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Sentinel-News Columnist Gen. Ron Van Stockum has another new book hitting the stands, and he has been invited to sell it at the Kentucky Book Fair, which is Nov. 10 in Frankfort.
Remembrances of World Warsconsists of the 41 columns he has written about the World Wars of the 20th Century for the Sentinel-News during the past five years.
The stories are extremely personal to Van Stockum, whose life was shaped by tragedy by World War I and whose career in the U.S. Marine Corps was highlighted by his service during World War II. His personal accounts are the spices that tie together the flavors in these two international stews.
“During the process of writing columns for publication in The Sentinel-News, I received comments from many of my local friends, indicating a considerable interest in World War I [originally called “The Great War”] and World War II,” Van Stockum said. “ Accordingly, I cobbled together all the columns I had written about these defining wars of the Twentieth Century and have published them in a book, Remembrances of World Wars.
“This was a more difficult process than I had originally anticipated, for the columns had not been originally written with a book in mind. I have been thorough in my research and tried to relate my memories objectively. As a result, I have spent an unbelievable amount of time in writing my columns and putting them in book form.
“I admire reporters who can create stories to meet daily deadlines. It is obvious that, meticulous as I am, I would never be able to make a living in the newspaper business.”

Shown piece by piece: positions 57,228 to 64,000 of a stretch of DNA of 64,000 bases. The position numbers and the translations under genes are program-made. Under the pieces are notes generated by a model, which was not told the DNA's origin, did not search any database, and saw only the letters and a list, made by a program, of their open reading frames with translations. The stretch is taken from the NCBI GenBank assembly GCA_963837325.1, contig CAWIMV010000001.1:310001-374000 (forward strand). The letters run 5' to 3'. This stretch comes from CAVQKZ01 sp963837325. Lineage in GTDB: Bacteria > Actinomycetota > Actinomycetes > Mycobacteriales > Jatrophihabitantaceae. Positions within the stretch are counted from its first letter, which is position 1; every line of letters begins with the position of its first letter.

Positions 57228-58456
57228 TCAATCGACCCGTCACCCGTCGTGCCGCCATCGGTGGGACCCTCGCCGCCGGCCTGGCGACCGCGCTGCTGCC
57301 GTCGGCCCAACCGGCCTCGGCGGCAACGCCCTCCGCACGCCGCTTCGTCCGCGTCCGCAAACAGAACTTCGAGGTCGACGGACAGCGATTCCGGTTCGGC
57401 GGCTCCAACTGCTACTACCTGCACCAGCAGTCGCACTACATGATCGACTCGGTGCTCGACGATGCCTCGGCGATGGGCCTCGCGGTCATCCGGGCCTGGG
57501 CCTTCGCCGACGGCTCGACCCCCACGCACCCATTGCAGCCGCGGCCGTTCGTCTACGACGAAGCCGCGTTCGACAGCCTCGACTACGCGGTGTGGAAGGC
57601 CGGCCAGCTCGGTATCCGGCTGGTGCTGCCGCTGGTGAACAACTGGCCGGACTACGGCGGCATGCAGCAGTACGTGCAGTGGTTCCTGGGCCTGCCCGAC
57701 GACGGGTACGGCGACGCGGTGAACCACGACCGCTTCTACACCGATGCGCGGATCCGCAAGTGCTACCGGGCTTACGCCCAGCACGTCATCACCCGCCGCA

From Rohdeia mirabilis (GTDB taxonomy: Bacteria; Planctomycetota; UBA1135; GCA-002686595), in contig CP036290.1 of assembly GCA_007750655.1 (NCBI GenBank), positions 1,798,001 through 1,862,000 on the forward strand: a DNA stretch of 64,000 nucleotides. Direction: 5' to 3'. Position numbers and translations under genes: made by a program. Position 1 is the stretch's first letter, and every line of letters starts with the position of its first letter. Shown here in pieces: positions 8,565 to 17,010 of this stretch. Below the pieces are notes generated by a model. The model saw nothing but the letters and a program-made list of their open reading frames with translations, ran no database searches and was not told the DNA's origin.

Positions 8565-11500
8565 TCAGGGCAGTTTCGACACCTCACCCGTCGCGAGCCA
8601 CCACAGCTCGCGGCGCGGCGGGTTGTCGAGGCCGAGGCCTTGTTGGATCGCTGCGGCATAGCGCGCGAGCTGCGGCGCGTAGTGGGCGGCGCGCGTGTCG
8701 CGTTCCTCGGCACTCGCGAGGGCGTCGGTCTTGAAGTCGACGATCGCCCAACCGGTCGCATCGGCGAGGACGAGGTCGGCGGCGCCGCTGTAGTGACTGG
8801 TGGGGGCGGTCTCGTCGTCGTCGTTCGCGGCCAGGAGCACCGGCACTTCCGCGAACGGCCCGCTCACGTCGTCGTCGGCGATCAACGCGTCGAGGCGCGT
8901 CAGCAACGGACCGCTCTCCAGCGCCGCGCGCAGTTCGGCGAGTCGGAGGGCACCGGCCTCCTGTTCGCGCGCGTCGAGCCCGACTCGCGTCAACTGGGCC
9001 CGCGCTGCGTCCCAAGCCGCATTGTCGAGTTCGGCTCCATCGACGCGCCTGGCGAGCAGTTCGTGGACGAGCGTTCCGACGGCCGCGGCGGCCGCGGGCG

The stories are divided into four distinct parts.
Part one deals with World War I, focuses upon the bloody and pivotal Battle of the Somme, in which Van Stockum’s father, Sgt. Reginald Bareham, was one of 19,240 British soldiers killed during the first day of the battle, July 1, 1916.
Van Stockum’s narrative has relied heavily upon the accounts of his mother, Florence Bareham Van Stockum, who at 110 was Shelby County’s oldest resident. Her story has been amplified by detailed information he found in the archives of the Imperial War Museum and of Kings College, Cambridge in the United Kingdom and in the War Diary of Bareham’s battalion.
Part two focuses on the period between the wars, describes life in the peacetime Navy and Marine Corps and chronicles the path to World War II.
Part three describes World War II at sea in both the Atlantic and Pacific, highlighting the author’s experiences and observations during the Marine invasions from Guadalcanal to Iwo Jima.
Part Four contains the stories of several heroes of these wars, including “Chesty” Puller, David Shoup, and Shelbyville’s Ben McMakin.
The writing also was a personal journey for Van Stockum.
“In conducting research about the Battle of the Somme, in which my father was killed, I contacted historical archives in Cambridge University, The British Imperial War Museum and other sources in England,” he said. “The amount of detail about my father’s early life and his participation in the battle was truly nostalgic. I even obtained copies of several dozen letters he had written during his school days to distinguished Cambridge scholar, Oscar Browning.
“Writing the book also awaked my desire to learn how my college roommate lost his life in the sinking of the carrier USS Hornet. I succeeded. In seeking details about the death of the Marine officer who replaced me in the carrier USS Wasp, I was unsuccessful.”
Van Stockum’s work and historical achievements long have been admired and included in the Filson Historical Society in Louisville, and Filson’s executive director, Mark Wetherington, wrote the introduction
At the Book Fair, Van Stockum also will be selling two of his books previously sold there: Kentucky and the Bourbons: the Story of Allen Dale Farm and Squire Boone and Nicholas Meriwether: Kentucky Pioneers.
The 31st annual book fair will feature the works of 197 authors, from 9 a.m. until 4:30 p.m. at the Frankfort Convention Center.